§ 972. With regard to baggage and luggage, it is said that carriers of passengers have the liabilities of common carriers.8

1 Story on Bailm. § 599; 5 Petersdorff, Abr. Carriers, p. 55, note; Wayde v. Carr, 2 Dowl. & Ryl. 255.

2 Ibid.; Wordsworth v. Willan, 5 Esp. 273.

3 Turley v. Thomas, 8 Car. & P. 103.

4 Wordsworth v. Willan, 5 Esp. 273; Mayhew v. Boyce, 1 Stark. 423.

5 Aston v. Heaven, 2 Esp. 533.

6 Crofts v. Waterhouse, 3 Bing. 321; Chaplin v. Hawes, 3 Car. & P. 554; Mayhew v. Boyce, 1 Stark. 423; Munroe v. Leach, 7 Metcalf, 274.

7 Butterfield v. Forrester, 11 East, 60; Bridge v. Grand Junction Railway Co., 3 Mees. & Welsb. 244; Smith v. Smith, 2 Pick. 621; Brown-ell v. Flagler, 5 Hill, 282; Lane v. Crombie, 12 Pick. 177; Burckle v. N. Y. Dry Dock Co., 2 Hall, 151; Noyes v. Morristown, 1 Vt. 353.

8 Palmer v. Grand Junction Railway Co., 4 Mees. & Welsb. 749; Pick-ford v. Grand Junction Railway Co., 8 Mees. & Welsb. 372; Gisbourne v. Hurst, 1 Salk. 249; Cairns v. Robins, 8 Mees. & Welsb. 258; Brooke v. Pickwick, 4 Bing. 218; Jones v. Voorhees, 10 Ohio, 145; Powell v. Meyers, 26 Wend. 591; Hollister v. Nowlen, 19 Wend. 234; Colew. Goodwin, 19 Wend. 251; Orange County Bank v. Brown, 9 Wend. 85. But it is way-bill, or even labelled and directed, unless he be specially-required to do so.1 But a passenger has not a right to have his baggage sent at an earlier or later train than that by which he goes himself, for the compensation of his own fare; if the carrier carry it in this manner, he has a right, in the absence of contract or usage, to demand additional compensation for its transportation.2 If a person gives his luggage to his servant to carry by an earlier train than he himself is to go in, and the servant carries the same as and for his own luggage, the master cannot maintain an action for its loss.3 Where a person proposes only to carry passengers, and not goods, and receives pay only for the former, he is not a common carrier of the goods, but only a gratuitous bailee.4

But if a passenger do not surrender his luggage to the carrier, but take it into his own charge, the carrier has been held, in this country, not to be liable in case of its loss.1 In England it has been decided that if a traveller take into the stagecoach or railway carriage his portmanteau, the carrier is not absolved from responsibility, but will be liable if it be lost2 through the carrier's negligence.3 Yet if the thing be tendered to the carrier for conveyance, and he direct the passenger to place it in any part of the vehicle, he will be responsible for its safety. The true test seems to be, both in England and America, whether the passenger has retained exclusive control and custody of his property, or whether he merely endeavored to take extra and additional care of it, besides what he expected the carrier to do; in the one case he must bear the loss himself,4 in the other he has a claim against the carrier.5 For instance, a carrier is liable for a passenger's baggage stolen from his state-room on a boat, without his negligence, although he has the key. It is not then in the exclusive care and custody of the passenger.6 Nor is it necessary that the luggage of the passenger should be booked or entered on the not universally agreed that as to baggage the liability of a passenger carrier is exactly that of a common carrier of goods. See Munster v. South Eastern Railway Co., 4 C. B. (n. s.) 676; Talley v. Great Western Railway Co., Law R. 6 C. P. 44, 51 (1870). It has, indeed, been held that a carrier is not liable for the baggage of a passenger, lost through his negligence in leaving the car where it is, and going into another one, during which time it is stolen. Talley v. Great Western Railway Co., Law R. 6 C. P. 44 (1870).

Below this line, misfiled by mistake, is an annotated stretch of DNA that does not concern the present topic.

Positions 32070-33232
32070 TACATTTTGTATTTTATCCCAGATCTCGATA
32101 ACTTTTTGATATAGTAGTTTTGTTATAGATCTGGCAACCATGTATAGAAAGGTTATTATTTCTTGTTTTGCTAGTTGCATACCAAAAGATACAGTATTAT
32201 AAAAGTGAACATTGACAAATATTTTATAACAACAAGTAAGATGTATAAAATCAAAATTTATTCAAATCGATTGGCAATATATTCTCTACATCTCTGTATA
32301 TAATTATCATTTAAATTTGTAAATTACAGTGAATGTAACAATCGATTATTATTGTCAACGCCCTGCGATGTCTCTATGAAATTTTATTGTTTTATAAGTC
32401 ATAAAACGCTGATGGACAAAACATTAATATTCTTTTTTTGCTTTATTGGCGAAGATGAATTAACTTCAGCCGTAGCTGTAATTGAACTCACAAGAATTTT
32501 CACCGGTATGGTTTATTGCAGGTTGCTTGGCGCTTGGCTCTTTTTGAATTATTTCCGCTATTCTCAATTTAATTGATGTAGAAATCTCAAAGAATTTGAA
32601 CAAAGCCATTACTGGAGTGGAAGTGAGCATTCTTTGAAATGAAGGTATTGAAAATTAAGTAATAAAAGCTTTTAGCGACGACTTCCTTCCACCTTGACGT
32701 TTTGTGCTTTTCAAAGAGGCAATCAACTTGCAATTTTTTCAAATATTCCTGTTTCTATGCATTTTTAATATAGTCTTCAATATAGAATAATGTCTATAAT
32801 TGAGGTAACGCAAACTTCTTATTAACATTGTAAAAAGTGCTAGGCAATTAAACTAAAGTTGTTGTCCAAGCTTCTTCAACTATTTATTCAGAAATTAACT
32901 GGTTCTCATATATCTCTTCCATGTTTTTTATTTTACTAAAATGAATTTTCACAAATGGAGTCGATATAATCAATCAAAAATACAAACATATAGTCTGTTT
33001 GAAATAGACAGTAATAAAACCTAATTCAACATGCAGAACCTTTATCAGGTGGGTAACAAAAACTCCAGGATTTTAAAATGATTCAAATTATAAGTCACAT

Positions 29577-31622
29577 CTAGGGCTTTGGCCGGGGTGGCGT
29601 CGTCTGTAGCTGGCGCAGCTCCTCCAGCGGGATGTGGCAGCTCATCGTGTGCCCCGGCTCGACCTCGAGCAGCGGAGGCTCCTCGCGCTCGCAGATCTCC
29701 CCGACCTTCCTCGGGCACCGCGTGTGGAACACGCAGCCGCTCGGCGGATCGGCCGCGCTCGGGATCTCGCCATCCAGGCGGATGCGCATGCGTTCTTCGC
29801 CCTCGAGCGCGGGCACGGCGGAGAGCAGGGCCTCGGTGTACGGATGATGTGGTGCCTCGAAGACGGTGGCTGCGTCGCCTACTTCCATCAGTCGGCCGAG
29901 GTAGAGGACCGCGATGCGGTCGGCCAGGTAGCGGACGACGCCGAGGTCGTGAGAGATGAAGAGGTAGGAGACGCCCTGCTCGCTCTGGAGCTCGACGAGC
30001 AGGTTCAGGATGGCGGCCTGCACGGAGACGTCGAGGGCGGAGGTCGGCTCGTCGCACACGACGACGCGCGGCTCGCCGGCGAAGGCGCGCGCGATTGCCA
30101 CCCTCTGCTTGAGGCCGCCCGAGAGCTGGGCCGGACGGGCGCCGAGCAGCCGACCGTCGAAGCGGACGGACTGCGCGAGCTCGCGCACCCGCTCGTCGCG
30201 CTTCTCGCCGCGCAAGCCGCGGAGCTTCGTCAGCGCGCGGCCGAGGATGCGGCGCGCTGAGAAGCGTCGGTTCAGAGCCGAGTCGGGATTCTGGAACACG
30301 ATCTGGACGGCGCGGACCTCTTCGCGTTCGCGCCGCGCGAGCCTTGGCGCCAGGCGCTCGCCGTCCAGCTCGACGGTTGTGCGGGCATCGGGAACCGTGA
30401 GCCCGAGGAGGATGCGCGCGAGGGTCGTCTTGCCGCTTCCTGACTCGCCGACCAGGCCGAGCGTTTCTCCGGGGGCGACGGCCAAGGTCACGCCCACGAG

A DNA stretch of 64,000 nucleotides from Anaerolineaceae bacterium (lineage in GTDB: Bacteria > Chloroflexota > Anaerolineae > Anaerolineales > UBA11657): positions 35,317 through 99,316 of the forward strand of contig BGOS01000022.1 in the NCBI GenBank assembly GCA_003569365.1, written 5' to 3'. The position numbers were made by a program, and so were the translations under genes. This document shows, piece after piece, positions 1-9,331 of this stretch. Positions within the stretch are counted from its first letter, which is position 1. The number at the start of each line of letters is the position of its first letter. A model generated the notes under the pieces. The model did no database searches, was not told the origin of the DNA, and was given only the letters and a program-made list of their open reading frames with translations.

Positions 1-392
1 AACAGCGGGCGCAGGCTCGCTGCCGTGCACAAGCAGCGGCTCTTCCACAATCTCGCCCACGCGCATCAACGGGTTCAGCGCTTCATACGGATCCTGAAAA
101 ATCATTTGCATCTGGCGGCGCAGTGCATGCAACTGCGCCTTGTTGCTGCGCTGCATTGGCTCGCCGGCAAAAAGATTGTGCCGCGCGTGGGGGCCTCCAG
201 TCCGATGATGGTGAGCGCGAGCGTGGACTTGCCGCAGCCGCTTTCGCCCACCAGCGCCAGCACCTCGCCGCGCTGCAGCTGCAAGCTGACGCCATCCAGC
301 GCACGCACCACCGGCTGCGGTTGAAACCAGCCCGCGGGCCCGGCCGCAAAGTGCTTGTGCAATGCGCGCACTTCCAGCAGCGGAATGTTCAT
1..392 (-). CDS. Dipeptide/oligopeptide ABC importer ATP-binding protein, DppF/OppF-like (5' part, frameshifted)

1 Tower v. Utica & Schenectady Railroad Co., 7 Hill, 47; Cohen v. Hume, 1 McCord, 439.

2 Robinson v. Dunmore, 2 Bos. & Pul. 416; Richards v. The London, Brighton, & South Coast Railway Co., 7 C. B. 839; Butcher v. The London & S. W. Railway Co., 16 C. B. 13; 29 Eng. Law & Eq. 348. But see contra, Boys v. Pink, 8 Car. & Payne, 361; Syms v. Chaplin, 5 Ad. & El. 634.

3 Talley v. Great Western Railway Co., Law R. 6 C. P. 44 (1870).

4 See Cohen v. Frost, 2 Duer, 335; Abbott v. Bradstreet, 55 Me. 530; Steamboat Crystal Palace v. Vanderpool, 16 B. Monr. 302.

5 See Le Couteur v. London & S. W. Railway Co., 6 B. & S. 961 (1865); Fisher v. Clisbee, 12 I11. 344.

6 Gore v. Norw. & N. Y. Transp. Co., 2 Daly, 254 (1867); Mudgett v. Bay State Steamboat Co., 1 Daly, 151.

§ 973. The term luggage or baggage, for which a common carrier is responsible, is restricted to articles carried for the personal use and convenience of the traveller, and does not include merchandise or other articles carried for other purposes, as for sale. So a carrier is not liable for money which is being carried for one not a passenger by one who is a passenger, where the money is destroyed by an accident and the burning of the cars; although such accident arose from the negligence of the carrier and his agents.5 Yet it has been said, that, although carriers of passengers are not ordinarily liable for merchandise when packed up with a traveller's luggage,6 still if the merchandise be so packed as to be obviously merchandise, so that any one looking at it would perceive it to be so, the carrier would be liable if he received it without objection.7

§ 974. The following articles have been held baggage within the rule of a carrier's liability: apparel and jewelry for personal ornament; 1 a watch,2 but not large quantities of watches intended for sale;3 tools of a mechanic to the value of fifty-five dollars;4 a pocket-pistol carried in the trunk;5 and other articles necessary for the personal convenience of the passenger;6 laces for wearing apparel;7 and money necessary for travelling expenses and personal use, to a reasonable amount;8